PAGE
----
Making the Transition to Assisted Living or Nursing Home Care

Mallory J Greene
Mallory J Greene
June 12th 2024 - 7 minute read
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Deciding to move your loved one into long-term care is based on one's specific care needs, individual circumstances as the caregiver, etc. This guide discusses key considerations for determining if long-term care is the best option and covers strategies for transitioning smoothly.

As a caregiver, one of the most difficult decisions you may face is when to transition your loved one to an assisted living facility or nursing home. This monumental shift sparks a rollercoaster of emotions - guilt, sadness, anxiety, and perhaps even relief. Doubt may cloud your mind about whether it's truly the right choice.

Deciding to move your loved one into long-term care is a personal decision with no one-size-fits-all answer. It depends on their specific care needs, your individual circumstances as the caregiver, and a variety of other factors. Ultimately, you have to weigh the realities of whether you can continue providing the level of care required at home.

This guide acknowledges the emotional turmoil while walking through key considerations for determining if long-term care is the best option. It also covers strategies for making the transition as seamless as possible when that time arrives.

Signs Long-Term Care May Be Needed

If you're struggling with the long-term care decision, start by evaluating your loved one's current needs. Indicators it may be time to explore assisted living or nursing homes include:

  • Wandering or getting lost, especially for those with dementia
  • Frequent falls or mobility issues preventing self-care
  • Need for around-the-clock monitoring and care
  • Rapidly declining health or cognitive function
  • Behavioral issues that put themselves or others at risk
  • Inability to get adequate nutrition or take medications properly
  • Your own burnout, declining health from the stress of caregiving

Don't wait until there's a crisis before considering long-term care options. Getting ahead of mounting care needs ensures a calmer, smoother transition.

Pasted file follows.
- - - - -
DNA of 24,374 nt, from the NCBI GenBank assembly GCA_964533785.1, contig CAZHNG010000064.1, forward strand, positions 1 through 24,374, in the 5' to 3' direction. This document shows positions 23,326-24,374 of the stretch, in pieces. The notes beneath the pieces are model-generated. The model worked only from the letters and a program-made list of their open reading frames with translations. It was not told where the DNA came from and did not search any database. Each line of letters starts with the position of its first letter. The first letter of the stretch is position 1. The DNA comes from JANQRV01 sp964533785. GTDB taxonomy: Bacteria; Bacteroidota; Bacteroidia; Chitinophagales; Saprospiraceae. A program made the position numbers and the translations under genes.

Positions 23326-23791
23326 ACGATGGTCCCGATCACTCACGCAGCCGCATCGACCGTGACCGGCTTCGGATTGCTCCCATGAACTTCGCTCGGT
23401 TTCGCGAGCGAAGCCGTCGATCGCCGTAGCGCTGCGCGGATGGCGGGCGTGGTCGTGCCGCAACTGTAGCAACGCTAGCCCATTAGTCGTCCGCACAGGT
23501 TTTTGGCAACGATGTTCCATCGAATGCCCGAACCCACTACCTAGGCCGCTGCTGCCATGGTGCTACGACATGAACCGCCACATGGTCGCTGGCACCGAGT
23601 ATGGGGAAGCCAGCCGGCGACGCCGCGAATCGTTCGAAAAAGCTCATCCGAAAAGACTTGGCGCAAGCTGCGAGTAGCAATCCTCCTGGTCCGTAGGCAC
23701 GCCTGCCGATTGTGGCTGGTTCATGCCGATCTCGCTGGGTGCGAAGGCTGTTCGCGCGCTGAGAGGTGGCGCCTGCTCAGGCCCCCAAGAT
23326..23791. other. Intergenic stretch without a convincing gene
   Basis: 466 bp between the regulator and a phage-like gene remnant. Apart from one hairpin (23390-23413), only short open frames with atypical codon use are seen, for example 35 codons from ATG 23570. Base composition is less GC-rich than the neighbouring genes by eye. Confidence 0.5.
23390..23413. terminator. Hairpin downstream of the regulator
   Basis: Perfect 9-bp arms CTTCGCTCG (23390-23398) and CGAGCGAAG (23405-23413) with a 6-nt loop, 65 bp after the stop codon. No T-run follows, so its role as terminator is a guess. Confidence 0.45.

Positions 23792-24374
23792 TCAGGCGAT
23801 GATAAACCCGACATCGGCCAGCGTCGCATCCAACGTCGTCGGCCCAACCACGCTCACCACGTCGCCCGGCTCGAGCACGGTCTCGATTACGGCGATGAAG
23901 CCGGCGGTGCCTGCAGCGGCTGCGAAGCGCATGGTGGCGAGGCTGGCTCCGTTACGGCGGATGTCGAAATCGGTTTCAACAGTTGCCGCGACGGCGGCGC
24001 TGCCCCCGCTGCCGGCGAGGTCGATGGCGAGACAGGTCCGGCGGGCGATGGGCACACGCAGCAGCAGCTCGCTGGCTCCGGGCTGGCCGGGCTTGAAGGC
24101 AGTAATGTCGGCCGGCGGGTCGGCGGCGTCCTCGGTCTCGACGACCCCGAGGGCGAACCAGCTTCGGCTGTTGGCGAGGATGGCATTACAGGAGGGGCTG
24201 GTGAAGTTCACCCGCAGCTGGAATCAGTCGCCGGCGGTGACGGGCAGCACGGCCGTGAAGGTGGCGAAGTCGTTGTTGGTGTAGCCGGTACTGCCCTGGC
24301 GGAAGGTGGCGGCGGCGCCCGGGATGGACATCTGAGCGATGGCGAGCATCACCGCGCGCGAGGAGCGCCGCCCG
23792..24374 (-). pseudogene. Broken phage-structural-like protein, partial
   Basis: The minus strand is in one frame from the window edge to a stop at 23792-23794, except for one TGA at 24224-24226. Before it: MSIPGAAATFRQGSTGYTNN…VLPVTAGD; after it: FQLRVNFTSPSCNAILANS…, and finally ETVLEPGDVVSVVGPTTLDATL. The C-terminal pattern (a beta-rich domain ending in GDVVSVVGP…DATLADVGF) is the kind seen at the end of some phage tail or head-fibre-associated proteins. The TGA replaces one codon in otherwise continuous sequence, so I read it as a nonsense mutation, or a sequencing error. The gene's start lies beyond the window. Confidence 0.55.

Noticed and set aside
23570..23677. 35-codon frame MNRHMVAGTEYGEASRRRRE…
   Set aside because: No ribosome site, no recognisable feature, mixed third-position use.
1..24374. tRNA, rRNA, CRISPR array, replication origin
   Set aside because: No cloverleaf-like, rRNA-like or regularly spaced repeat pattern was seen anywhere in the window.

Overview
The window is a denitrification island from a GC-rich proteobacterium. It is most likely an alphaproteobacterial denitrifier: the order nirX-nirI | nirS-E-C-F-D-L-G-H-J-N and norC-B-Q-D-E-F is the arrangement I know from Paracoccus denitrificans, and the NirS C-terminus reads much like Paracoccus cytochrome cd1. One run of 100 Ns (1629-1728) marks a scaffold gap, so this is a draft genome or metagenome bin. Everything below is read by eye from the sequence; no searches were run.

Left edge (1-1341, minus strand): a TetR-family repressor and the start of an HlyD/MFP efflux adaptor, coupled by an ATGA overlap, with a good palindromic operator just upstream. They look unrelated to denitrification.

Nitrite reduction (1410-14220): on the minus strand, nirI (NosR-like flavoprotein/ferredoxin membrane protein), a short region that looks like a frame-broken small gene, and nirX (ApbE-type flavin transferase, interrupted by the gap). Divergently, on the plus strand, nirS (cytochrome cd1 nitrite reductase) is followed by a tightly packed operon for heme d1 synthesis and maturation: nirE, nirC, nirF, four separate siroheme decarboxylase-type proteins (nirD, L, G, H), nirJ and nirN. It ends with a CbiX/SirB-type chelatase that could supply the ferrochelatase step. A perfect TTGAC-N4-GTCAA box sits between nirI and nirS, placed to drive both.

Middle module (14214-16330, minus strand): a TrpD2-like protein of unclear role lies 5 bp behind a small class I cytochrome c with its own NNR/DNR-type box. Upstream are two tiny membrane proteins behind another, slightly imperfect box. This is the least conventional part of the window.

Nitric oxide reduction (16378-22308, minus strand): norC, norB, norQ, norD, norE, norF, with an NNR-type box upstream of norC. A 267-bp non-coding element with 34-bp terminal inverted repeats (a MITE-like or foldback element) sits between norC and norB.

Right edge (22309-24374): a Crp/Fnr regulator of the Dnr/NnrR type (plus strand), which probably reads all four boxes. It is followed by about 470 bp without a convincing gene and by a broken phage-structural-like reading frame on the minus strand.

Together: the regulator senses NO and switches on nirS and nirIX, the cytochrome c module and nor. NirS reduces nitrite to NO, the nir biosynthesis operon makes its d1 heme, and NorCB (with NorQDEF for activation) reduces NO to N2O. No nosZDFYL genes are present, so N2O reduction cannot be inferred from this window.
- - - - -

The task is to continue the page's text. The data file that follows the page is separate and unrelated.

Benefits of Long-Term Care

For caregivers torn by guilt, it's important to focus on the potential upsides of assisted living or nursing homes:

  • Around-the-clock professional care and monitoring
  • Medication management supervised by nurses
  • Assistance with daily living activities like eating, bathing, dressing
  • Specialized care for conditions like dementia or diabetes
  • Nutritious meals and snacks prepared for dietary needs
  • Social engagement and enrichment activities
  • Opportunities for rehabilitation and therapies
  • Living spaces designed for safety and accessibility
  • Secure environment with locked units if wandering is an issue
  • Peace of mind knowing your loved one is getting proper care

The potential drawbacks like cost and giving up independence are valid. But weigh those against the risks of inadequate care and the toll on you as the caregiver if attempting to have your loved one remain at home becomes unsafe or unmanageable.

Choosing a Long-Term Care Facility

If you determine assisted living or a nursing home is the best path forward, take time to carefully evaluate your options:

  • Tour multiple facilities to get a feel for the environment, staff attentiveness, and overall vibe. Don't be afraid to make unannounced visits.
  • Pay close attention to staffing levels, staff tenure, training and philosophy of care.
  • Inquire about staff-to-resident ratios, especially for evening and weekend shifts.
  • Make sure the facility is equipped to provide any specialized care needs like memory care.
  • Check inspection reports, complaints, and violation records.
  • Talk to residents and their families about their experiences when touring.
  • Look for facilities located close to friends and family for convenient visiting.
  • Understand costs, payment options, and what's included for that price.

Involve your loved one in the process as much as possible. Their opinion, preferences and comfort level matter immensely, even in cases of cognitive decline. The goal is finding the right caring, compassionate environment.

Easing the Transition